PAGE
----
Yet, many of our native species still need our help. There are currently over 1,200 species listed on the Endangered Species Act in the United States. S.P.E.C.I.E.S. has launched its first project in the United States, California Carnivores, in an effort to draw greater attention to the major threats facing carnivores and other wildlife in our backyard. The Endangered Species Act is a crucial aspect to conserving these carnivore communities.

It is paramount that we protect the integrity of this important Act. Without it, many of our native species will soon face extinction. If your organization wishes to support the Endangered Species Act, join us in signing this letter of support: http://www.endangered.org/organizational-support-for-the-e…/

Make for the Planet: S.P.E.C.I.E.S. partners with Conservation X Labs

This Earth Day weekend, the Smithsonian Institution’s Earth Optimism Summit is hosting Make for the Planet, a “hackathon”. At this event, 17 multidisciplinary teams composed of coders, engineers, designers, and creative thinkers will compete using software and other technology to develop innovative solutions to challenging conservation problems.

Make for the Planet is part of a 3 day summit that brings together leaders, scientists, environmentalists, artists, and international media to celebrate a shifting focus from conservation threats and problems to innovations and solutions. The Earth Optimism Summit will culminate with a science-fair style presentation and judging of each team’s unique conservation solution.

S.P.E.C.I.E.S. is partnering with Conservation X Labs for the event and Anthony Giordano, our founder and director, is attending the event on behalf of both organizations.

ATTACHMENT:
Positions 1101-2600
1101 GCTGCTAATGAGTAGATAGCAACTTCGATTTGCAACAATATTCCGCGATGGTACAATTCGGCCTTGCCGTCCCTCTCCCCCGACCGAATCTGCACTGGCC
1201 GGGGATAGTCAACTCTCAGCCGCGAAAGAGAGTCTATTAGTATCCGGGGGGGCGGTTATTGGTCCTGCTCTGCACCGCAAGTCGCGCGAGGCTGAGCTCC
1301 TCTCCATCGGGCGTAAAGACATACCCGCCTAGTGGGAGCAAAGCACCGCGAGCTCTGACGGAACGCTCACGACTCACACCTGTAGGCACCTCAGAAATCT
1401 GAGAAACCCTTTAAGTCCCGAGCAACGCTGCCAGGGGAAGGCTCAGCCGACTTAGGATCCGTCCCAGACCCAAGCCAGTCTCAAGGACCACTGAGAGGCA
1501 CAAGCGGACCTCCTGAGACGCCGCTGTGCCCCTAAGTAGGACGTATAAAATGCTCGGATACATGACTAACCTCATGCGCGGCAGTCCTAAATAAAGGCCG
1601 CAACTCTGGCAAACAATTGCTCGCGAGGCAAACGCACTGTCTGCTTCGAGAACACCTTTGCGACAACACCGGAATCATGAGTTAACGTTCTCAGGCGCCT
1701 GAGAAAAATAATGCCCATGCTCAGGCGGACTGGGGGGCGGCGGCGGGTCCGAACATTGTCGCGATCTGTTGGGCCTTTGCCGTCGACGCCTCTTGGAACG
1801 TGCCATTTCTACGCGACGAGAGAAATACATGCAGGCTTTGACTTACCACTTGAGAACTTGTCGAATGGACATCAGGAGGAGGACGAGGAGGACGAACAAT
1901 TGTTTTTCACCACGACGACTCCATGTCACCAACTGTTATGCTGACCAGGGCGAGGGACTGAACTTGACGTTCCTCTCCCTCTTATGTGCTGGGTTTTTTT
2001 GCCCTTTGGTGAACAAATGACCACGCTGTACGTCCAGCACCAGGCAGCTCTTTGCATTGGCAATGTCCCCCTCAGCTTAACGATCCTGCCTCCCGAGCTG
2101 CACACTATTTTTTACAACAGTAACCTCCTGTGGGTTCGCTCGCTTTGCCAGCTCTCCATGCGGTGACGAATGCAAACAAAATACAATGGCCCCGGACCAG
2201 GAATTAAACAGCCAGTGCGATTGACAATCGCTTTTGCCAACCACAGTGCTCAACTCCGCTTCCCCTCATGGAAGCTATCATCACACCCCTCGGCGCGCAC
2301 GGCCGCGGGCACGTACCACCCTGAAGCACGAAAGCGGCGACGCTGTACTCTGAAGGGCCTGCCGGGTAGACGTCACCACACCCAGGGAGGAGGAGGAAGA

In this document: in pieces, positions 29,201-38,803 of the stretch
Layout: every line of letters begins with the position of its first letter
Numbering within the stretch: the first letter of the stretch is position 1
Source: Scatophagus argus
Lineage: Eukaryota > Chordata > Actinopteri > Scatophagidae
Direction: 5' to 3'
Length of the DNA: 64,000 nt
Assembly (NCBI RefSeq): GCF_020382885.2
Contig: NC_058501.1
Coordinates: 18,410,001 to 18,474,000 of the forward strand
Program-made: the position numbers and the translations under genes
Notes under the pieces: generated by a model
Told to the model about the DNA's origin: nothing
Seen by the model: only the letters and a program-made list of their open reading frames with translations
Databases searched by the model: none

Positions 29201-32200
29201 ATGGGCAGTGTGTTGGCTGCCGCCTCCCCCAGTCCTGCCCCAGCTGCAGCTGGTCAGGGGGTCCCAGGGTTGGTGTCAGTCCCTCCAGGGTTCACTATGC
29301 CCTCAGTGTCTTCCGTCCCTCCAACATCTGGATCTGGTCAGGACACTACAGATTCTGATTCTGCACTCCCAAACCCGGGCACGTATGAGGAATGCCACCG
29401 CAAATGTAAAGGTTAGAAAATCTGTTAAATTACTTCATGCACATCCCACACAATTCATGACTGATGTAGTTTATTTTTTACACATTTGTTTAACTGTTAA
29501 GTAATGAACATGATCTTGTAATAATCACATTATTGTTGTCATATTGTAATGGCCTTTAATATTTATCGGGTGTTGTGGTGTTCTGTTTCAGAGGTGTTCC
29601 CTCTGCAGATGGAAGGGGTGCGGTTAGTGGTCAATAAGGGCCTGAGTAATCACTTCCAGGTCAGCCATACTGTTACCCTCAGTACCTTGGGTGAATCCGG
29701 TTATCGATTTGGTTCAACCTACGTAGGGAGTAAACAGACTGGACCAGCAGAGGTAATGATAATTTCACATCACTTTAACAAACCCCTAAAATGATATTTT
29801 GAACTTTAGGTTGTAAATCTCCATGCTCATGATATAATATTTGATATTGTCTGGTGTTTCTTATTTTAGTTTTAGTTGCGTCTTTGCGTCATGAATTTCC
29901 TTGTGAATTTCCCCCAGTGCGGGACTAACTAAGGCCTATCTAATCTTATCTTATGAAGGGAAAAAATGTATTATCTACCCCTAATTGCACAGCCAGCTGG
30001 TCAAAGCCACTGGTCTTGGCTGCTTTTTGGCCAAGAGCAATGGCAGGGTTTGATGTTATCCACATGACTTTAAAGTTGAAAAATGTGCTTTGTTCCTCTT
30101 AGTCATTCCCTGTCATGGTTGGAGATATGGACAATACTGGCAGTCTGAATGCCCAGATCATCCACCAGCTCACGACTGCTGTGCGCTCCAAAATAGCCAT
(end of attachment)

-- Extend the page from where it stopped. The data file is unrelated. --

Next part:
Follow the event on twitter at @EarthOptimism

Watch the live stream here.

Channel Island Foxes v Jaguars: A night of comedy with Santa Barbara Zoo

On Saturday, November 5, Channel Island Foxes will be pitted against Jaguars in a comedy face-off, presented by the Santa Barabara Zoo at the Discovery Pavilion.

S.P.E.C.I.E.S. founder and director, Anthony Giordano, goes up against Tim Connan, a biologist for the U.S. National Park Service at Channel Islands National Park. The two experts are paired up with a comedian from LA’s Improv theatre and “compete” against each other for points, with local celebrities judging.

So come along to the Discovery Pavilion this Saturday to find out whether Channel Island Foxes or Jaguars will come out on top!

Doors open at 7 p.m. for 7:30 p.m. performances. Tickets are $15 general admission, $12 for Santa Barbara Zoo members. Purchase at the door or online at www.sbzoo.org. For more information, call 962-5339. Seating is first-come, first-served; early arrival suggested.

Student Conference on Conservation Science – New York

The Center for Biodiversity and Conservation is organizing its seventh annual Student Conference on Conservation Science in New York on 20-22 of October. Graduate students, post-docs and early-career professionals are invited to take part in the only international series of conservation conferences featuring students. The event provides an opportunity to network, gain experience, present and get feedback on their work.

Prizes are awarded for best talk, speed talk and poster.

S.P.E.C.I.E.S. founder and director, Anthony Giordano, will be attending the event as an advisor and mentor to international students.

For more information on how to attend please see the American Museum of Natural History website.